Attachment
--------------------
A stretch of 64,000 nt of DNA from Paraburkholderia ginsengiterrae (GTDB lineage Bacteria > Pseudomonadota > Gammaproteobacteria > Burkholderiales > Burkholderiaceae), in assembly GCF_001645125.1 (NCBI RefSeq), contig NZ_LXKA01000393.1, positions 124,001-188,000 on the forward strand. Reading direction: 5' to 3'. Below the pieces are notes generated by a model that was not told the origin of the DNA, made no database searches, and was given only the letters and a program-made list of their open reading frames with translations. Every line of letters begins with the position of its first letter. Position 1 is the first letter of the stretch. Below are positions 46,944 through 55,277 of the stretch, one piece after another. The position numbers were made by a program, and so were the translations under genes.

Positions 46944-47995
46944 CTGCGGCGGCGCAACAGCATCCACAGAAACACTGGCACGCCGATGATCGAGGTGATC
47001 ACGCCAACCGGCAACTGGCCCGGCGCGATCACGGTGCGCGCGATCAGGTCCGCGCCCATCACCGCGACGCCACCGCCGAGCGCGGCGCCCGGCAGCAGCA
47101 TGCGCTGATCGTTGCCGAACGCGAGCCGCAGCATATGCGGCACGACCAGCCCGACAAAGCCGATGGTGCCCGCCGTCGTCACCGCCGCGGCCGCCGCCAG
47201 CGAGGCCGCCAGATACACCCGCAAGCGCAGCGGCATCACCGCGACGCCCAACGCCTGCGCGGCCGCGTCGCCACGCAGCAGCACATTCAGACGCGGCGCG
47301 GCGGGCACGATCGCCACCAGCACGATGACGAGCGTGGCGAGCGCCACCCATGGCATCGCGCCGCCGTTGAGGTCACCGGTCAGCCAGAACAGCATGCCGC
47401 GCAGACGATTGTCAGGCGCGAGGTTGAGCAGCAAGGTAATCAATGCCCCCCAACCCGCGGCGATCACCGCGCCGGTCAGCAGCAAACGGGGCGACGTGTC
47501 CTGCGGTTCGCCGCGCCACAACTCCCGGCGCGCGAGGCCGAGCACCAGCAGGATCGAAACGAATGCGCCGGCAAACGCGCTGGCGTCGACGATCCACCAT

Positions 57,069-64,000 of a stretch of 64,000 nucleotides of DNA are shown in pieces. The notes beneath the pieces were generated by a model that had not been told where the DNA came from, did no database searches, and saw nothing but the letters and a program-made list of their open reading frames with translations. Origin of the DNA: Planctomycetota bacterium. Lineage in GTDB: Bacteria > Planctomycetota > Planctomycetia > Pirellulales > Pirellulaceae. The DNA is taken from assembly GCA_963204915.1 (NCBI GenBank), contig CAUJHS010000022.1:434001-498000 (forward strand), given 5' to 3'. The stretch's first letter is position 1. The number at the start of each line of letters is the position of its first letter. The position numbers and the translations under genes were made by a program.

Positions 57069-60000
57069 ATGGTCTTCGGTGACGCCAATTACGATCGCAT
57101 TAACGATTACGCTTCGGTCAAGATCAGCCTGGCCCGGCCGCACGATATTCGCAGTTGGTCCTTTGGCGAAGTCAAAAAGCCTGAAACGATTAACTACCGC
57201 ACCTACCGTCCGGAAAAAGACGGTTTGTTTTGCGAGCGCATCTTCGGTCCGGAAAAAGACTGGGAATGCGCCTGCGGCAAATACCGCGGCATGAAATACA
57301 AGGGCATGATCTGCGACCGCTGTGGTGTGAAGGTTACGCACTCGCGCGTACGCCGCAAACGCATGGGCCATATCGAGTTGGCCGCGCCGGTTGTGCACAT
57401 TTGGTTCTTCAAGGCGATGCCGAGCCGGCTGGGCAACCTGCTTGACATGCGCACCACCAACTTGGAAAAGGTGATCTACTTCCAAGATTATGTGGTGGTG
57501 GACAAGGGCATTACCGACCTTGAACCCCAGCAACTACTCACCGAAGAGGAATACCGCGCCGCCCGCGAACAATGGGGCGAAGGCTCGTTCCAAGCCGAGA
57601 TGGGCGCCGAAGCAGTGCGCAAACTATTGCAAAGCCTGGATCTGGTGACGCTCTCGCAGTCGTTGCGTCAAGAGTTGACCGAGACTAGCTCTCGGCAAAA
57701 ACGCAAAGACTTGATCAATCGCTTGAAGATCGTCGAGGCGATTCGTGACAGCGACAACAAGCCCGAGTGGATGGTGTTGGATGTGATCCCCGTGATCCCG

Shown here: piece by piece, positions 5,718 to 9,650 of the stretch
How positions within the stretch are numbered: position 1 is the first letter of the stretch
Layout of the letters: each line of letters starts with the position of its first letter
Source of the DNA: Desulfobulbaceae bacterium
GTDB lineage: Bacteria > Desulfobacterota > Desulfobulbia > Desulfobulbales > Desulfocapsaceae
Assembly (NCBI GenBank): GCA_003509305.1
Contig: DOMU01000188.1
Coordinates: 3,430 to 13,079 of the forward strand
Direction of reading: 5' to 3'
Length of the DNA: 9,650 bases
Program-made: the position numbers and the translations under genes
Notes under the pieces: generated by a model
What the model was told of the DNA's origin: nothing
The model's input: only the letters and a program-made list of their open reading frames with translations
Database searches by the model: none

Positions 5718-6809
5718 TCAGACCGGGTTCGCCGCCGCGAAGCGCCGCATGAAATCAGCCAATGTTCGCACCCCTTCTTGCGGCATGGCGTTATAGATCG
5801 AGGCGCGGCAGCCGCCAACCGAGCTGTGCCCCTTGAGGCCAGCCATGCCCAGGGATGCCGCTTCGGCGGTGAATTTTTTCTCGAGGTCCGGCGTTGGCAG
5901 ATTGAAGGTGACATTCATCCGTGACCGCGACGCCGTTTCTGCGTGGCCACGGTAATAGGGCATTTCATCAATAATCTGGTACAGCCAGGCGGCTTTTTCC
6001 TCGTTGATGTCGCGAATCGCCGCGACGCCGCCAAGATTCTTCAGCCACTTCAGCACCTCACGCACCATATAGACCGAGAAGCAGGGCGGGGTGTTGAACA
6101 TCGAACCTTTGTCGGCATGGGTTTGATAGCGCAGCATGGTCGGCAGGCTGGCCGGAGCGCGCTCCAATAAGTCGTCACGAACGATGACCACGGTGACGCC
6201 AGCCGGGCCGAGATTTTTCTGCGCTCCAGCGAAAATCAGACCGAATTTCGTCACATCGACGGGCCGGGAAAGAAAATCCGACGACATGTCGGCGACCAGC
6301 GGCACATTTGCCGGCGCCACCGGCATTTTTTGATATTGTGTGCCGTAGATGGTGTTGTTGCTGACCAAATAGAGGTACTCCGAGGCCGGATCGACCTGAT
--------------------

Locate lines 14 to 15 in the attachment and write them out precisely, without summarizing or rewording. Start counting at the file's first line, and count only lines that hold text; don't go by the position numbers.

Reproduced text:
57201 ACCTACCGTCCGGAAAAAGACGGTTTGTTTTGCGAGCGCATCTTCGGTCCGGAAAAAGACTGGGAATGCGCCTGCGGCAAATACCGCGGCATGAAATACA
57301 AGGGCATGATCTGCGACCGCTGTGGTGTGAAGGTTACGCACTCGCGCGTACGCCGCAAACGCATGGGCCATATCGAGTTGGCCGCGCCGGTTGTGCACAT